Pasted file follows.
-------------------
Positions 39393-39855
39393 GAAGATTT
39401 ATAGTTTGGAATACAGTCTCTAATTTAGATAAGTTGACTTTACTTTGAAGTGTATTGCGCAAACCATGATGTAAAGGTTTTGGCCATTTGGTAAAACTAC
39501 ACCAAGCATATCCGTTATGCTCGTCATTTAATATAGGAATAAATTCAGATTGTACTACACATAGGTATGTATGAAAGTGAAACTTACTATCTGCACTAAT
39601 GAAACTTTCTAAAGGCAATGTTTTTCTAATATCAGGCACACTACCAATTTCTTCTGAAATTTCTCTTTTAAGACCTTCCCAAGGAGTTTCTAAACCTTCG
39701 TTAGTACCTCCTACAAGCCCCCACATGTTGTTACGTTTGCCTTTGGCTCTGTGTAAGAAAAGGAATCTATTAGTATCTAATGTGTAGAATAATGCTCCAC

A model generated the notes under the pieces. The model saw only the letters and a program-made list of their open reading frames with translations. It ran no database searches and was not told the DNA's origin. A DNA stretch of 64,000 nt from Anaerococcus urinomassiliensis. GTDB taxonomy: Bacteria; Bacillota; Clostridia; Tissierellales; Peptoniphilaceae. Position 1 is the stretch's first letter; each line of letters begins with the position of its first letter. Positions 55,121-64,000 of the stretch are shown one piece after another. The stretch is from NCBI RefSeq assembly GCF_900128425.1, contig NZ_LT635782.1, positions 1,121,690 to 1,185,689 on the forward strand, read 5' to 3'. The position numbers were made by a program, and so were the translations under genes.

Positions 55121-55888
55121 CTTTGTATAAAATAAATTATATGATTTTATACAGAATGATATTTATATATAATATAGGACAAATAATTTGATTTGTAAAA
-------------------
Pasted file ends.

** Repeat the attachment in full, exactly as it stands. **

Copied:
Positions 39393-39855
39393 GAAGATTT
39401 ATAGTTTGGAATACAGTCTCTAATTTAGATAAGTTGACTTTACTTTGAAGTGTATTGCGCAAACCATGATGTAAAGGTTTTGGCCATTTGGTAAAACTAC
39501 ACCAAGCATATCCGTTATGCTCGTCATTTAATATAGGAATAAATTCAGATTGTACTACACATAGGTATGTATGAAAGTGAAACTTACTATCTGCACTAAT
39601 GAAACTTTCTAAAGGCAATGTTTTTCTAATATCAGGCACACTACCAATTTCTTCTGAAATTTCTCTTTTAAGACCTTCCCAAGGAGTTTCTAAACCTTCG
39701 TTAGTACCTCCTACAAGCCCCCACATGTTGTTACGTTTGCCTTTGGCTCTGTGTAAGAAAAGGAATCTATTAGTATCTAATGTGTAGAATAATGCTCCAC

A model generated the notes under the pieces. The model saw only the letters and a program-made list of their open reading frames with translations. It ran no database searches and was not told the DNA's origin. A DNA stretch of 64,000 nt from Anaerococcus urinomassiliensis. GTDB taxonomy: Bacteria; Bacillota; Clostridia; Tissierellales; Peptoniphilaceae. Position 1 is the stretch's first letter; each line of letters begins with the position of its first letter. Positions 55,121-64,000 of the stretch are shown one piece after another. The stretch is from NCBI RefSeq assembly GCF_900128425.1, contig NZ_LT635782.1, positions 1,121,690 to 1,185,689 on the forward strand, read 5' to 3'. The position numbers were made by a program, and so were the translations under genes.

Positions 55121-55888
55121 CTTTGTATAAAATAAATTATATGATTTTATACAGAATGATATTTATATATAATATAGGACAAATAATTTGATTTGTAAAA